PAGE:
Italy had their chances, but the touches were not there for them. The creativity in the midfield became stagnant and repetitive. The team became desperate and, frankly, scared. The whistle blew, with the score 0-0, and Italy was knocked out of World Cup Contention.
Gigi Buffon, in tears in his post-match interview, apologized to the nation and retired from the national team. Giorgio Chiellini, Andrea Barzagli, and Daniele De Rossi also retired. Legends of the Azzurri, especially Buffon, gone into the exact opposite of the sunset that they deserved.
Who is to blame? There are some easy answers. Ventura had no creativity. The team selections were debatable, and the formations were questionable. He got in visible rows with his players: Graziano Pelle did not shake his hand, and was never called to the team again. When Insigne was subbed in as a midfielder, the “al centro, si“ video was born, where he acknowledged to his teammates how absurd that was. In the second leg, De Rossi was told to start warming up, and he gestured to Insigne and asked the assistant why he should start warming up, that Insigne should instead, because they need a WIN, not a DRAW.
Who is next? The players are definitely partially to blame. They did not produce when needed. They did not get the job done. There is a reason they are called to the national team: they produce with their clubs. They may have not been put in the best spot to succeed, but they did not prove themselves worthy of the World Cup. Their mentality was not there, and neither were the performances. Now, one of the greatest players of all time for Italy has gone out having played his last game missing the World Cup for the country’s first time since 1958.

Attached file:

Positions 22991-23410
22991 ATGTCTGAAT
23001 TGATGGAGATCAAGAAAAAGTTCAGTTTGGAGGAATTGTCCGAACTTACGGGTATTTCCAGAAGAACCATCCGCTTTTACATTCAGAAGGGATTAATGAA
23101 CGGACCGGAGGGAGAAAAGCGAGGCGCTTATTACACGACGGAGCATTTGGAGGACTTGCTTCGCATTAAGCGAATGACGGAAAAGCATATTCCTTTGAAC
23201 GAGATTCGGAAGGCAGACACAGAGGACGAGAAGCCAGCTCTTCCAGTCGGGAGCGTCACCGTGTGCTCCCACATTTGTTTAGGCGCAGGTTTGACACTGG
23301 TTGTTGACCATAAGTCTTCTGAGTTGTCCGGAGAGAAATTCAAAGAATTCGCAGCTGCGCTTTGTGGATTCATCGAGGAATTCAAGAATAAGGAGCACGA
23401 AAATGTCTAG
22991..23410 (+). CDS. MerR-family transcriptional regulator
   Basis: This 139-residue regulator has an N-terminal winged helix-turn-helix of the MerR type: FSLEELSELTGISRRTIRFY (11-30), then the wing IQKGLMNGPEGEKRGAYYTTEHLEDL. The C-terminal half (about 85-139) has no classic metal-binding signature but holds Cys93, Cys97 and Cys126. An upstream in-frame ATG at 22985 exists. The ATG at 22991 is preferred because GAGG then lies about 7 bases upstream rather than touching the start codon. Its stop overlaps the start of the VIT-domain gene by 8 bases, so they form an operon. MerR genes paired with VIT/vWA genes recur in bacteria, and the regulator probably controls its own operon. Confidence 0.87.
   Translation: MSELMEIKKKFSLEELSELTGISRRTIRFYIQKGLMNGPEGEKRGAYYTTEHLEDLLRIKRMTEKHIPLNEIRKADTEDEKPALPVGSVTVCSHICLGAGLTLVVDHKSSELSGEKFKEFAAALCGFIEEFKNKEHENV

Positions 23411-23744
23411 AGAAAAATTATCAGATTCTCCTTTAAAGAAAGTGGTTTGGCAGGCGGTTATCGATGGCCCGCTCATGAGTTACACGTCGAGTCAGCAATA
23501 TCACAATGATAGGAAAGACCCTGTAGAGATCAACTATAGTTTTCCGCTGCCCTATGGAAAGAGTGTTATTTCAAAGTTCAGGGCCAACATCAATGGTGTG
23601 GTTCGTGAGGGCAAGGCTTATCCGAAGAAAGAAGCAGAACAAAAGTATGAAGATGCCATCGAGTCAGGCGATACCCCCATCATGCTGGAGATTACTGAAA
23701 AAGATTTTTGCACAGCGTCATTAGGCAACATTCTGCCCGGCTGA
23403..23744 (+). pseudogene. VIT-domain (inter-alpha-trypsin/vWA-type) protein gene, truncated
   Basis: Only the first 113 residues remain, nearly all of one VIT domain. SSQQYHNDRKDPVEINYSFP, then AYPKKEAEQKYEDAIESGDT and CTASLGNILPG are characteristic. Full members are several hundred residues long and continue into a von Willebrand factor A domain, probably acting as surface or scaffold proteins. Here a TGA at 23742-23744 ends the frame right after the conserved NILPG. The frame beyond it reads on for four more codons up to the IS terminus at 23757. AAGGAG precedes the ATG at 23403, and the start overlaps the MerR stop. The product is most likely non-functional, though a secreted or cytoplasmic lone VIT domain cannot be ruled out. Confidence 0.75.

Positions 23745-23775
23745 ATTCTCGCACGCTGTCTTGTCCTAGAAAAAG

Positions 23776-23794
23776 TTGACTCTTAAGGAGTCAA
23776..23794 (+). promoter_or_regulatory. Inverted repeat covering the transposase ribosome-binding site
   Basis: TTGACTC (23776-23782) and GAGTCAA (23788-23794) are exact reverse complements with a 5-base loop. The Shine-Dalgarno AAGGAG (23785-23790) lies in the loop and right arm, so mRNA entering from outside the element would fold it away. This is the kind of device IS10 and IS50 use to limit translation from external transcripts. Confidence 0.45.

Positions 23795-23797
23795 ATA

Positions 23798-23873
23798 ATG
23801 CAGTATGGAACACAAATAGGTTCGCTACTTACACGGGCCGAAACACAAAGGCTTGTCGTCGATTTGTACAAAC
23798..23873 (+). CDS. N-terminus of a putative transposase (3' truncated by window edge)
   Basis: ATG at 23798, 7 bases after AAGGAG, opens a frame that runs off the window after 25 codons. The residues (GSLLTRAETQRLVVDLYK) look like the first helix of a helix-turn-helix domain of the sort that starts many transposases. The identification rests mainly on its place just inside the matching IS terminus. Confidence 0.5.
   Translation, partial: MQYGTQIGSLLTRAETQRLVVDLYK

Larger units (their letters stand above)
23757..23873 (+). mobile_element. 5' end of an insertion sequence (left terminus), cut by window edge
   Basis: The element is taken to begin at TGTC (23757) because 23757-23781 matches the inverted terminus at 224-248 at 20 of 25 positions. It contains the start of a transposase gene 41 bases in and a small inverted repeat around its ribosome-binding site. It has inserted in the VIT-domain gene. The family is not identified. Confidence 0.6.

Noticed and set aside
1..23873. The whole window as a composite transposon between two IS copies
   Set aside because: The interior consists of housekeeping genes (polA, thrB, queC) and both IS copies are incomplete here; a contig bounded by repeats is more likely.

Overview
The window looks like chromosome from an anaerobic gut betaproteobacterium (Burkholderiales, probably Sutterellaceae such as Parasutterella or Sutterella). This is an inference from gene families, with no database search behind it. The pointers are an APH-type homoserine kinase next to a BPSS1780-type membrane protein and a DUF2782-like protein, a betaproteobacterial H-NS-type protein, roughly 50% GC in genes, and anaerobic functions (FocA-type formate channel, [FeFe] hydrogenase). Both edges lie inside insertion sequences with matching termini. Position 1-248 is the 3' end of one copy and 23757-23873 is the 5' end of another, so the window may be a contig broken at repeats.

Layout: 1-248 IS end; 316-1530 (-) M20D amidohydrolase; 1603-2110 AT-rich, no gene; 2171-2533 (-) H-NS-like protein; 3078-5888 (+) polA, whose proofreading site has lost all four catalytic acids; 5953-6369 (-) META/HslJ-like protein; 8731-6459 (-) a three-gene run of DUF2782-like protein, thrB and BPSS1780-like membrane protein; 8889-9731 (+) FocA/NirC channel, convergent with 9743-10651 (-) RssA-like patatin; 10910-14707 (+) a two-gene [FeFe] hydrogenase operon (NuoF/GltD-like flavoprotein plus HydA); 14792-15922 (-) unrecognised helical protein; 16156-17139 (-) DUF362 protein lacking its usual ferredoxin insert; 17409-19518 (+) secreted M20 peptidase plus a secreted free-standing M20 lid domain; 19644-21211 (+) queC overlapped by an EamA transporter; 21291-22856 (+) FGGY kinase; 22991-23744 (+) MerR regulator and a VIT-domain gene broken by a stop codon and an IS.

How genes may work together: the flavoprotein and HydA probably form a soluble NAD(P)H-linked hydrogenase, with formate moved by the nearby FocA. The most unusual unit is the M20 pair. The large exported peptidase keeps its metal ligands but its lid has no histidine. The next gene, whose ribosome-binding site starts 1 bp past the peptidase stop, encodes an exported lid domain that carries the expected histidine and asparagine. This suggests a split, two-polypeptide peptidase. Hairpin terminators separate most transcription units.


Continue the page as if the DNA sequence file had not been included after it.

You can also point to the higher-ups in the FIGC, for appointing Ventura and sticking with the same old system and allowing it to get to this point. If you want, you can also say there was some luck that didn’t go Italy’s way- they could have connected with a ball or two against Sweden. They could have not drawn Sweden. They could have not been in Spain’s group. But they were. And they didn’t get it done, and now the reality is that there will be no Italy in the World Cup.
Frankly, the shocking decisions of the manager have shamed the Azzurri shirt. The talent is there on this team. The roster is one of the most talented in years. Conte’s squad in Euro 2016, with Eder and Pelle up top and a midfield of Parolo, Emanuele Giaccherini, and Stefano Sturaro, beat Spain 2-0 and took Germany to Penalties in the Quarterfinals. There is no reason that this squad should have had the trouble it did. It comes down to the manager and the performance of the players, which were troubling and led to the consequences Italy are experiencing now.
It’s time for Italy to take a look at themselves and re-evaluate the system they have and the personnel they have in charge. Reports already have surfaced of talks with Carlo Ancelotti for the manager position, and AC Milan Legend Paolo Maldini has been linked to a position in the Federation. Only time, and the results, will tell, but first thing first: new manager, new administration. Get the players in a position to succeed. Turn it around.
Italy will be back. But for now, Italy sit in one of the darkest times in calcio since 1958.